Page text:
Pixar’s HR Strategy

16 February 2009 at 11:21 pm 2 comments

| Peter Klein |

Mostly, it’s about hiring ultra-nerds with good communication skills. To wit: You want people who have become exceptional at a tiny discipline, no matter how obscure or dorky, since it’s that compulsion to truly master something that predicts how they’ll handle a new task. (Wannabe Pixar employees: Don’t bury your unicycle or juggling skills on your resume.) Another idea is looking for people who have failed and overcome — as [HR chief Randy] Nelson puts it, “The core skill of innovators is error recovery not failure avoidance,” which is key if you’re asking someone to solve a never-before-solved problem. But perhaps the squishiest trait is the ability to make others around you better, through communication and camaraderie.

From Kottke via Fast Company. See also “How Pixar Fosters Collective Creativity” from last September’s HBR.

Entry filed under: - Klein -, Management Theory, Strategic Management.

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2 Comments Add your own

  • 1. Dick Langlois  |  18 February 2009 at 10:35 am

    In some fields, the “ability to make others better” is less squishy. The New York Times Magazine this past week has a marvelous story by Michael Lewis — the author of Moneyball — on Shane Battier of the Rockets, who looks bad in the box score but always “makes his team better, often much better, and his opponents worse, often much worse.” The Houston front office is apparently well aware of this and tries to measure the effect. One statistic is the counterfactual score differential when he is on the court versus when he is not. Battier’s number was +10 earlier this year and +6 lifetime,which puts him in the same class as the likes of Kevin Garnett. (In his best season, Steve Nash was +14.5.)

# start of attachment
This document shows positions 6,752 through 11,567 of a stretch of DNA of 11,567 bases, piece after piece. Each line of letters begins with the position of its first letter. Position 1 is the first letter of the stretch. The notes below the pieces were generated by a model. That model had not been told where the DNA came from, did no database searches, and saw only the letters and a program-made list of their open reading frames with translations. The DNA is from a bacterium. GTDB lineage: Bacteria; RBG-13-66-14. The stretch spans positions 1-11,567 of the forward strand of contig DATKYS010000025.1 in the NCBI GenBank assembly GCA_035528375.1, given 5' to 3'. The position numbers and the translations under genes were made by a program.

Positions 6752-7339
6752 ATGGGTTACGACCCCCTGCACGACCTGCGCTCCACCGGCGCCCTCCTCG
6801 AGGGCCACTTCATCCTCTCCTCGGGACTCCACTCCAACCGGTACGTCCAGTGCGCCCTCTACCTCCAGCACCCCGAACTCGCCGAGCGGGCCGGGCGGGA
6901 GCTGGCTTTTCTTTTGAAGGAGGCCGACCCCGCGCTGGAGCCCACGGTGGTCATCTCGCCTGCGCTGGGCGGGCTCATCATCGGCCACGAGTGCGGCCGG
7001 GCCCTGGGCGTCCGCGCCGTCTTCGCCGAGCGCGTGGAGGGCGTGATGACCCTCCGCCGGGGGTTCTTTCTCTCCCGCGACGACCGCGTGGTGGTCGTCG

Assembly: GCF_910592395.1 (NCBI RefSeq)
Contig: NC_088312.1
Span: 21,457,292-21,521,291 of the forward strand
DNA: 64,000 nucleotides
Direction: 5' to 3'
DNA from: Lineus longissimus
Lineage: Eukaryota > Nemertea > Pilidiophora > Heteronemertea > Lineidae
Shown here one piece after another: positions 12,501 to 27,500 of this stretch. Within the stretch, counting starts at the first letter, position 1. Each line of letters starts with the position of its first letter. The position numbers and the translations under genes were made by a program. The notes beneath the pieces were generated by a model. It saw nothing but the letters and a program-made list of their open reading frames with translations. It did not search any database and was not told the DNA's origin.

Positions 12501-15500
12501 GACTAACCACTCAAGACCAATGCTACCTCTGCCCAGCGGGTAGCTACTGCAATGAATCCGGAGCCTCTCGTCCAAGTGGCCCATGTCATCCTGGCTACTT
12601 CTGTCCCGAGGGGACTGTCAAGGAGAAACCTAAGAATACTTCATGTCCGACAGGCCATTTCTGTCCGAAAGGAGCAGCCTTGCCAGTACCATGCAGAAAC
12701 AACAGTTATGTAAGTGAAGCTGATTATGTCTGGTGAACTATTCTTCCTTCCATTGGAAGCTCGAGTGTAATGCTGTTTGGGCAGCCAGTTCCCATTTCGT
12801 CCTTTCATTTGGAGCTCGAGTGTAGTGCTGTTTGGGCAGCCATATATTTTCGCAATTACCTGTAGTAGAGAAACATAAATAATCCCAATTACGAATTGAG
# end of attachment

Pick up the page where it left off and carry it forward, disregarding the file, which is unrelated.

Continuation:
Needless to say, it wouldn’t be as easy for Pixar to measure this sort of thing.

  • 2. Michael E. Marotta  |  20 February 2009 at 4:23 pm

    We grow too soon old and too late smart. — Pennsylvania Dutch witticism.

    “You want people who have become exceptional at a tiny discipline … to truly master something … ”

    I followed Robert Heinlein’s advice that the generalist more easily adapts to new opportunities. Tied to that is the survival power of neoteny, the retention into adulthood of immature characteristics, again, allowing for adaptation. I still adhere to that. However, along the way, I have picked up some specializations. I always apologized a bit for them — numismatics, in particular. Now, however, I free to come ouf of the closet, so to speak.

    One validation of that — risky as specialization is, specialists earn more because they can charge more.

    “Don’t bury your unicycle or juggling skills on your resume.”

    During the last Ice Age, I got the same advice from a successful mammoth hunter. Speaking of his job at Microsoft and encouraging me to apply, he said, “If you know how to juggle, tell them you know how to juggle.”

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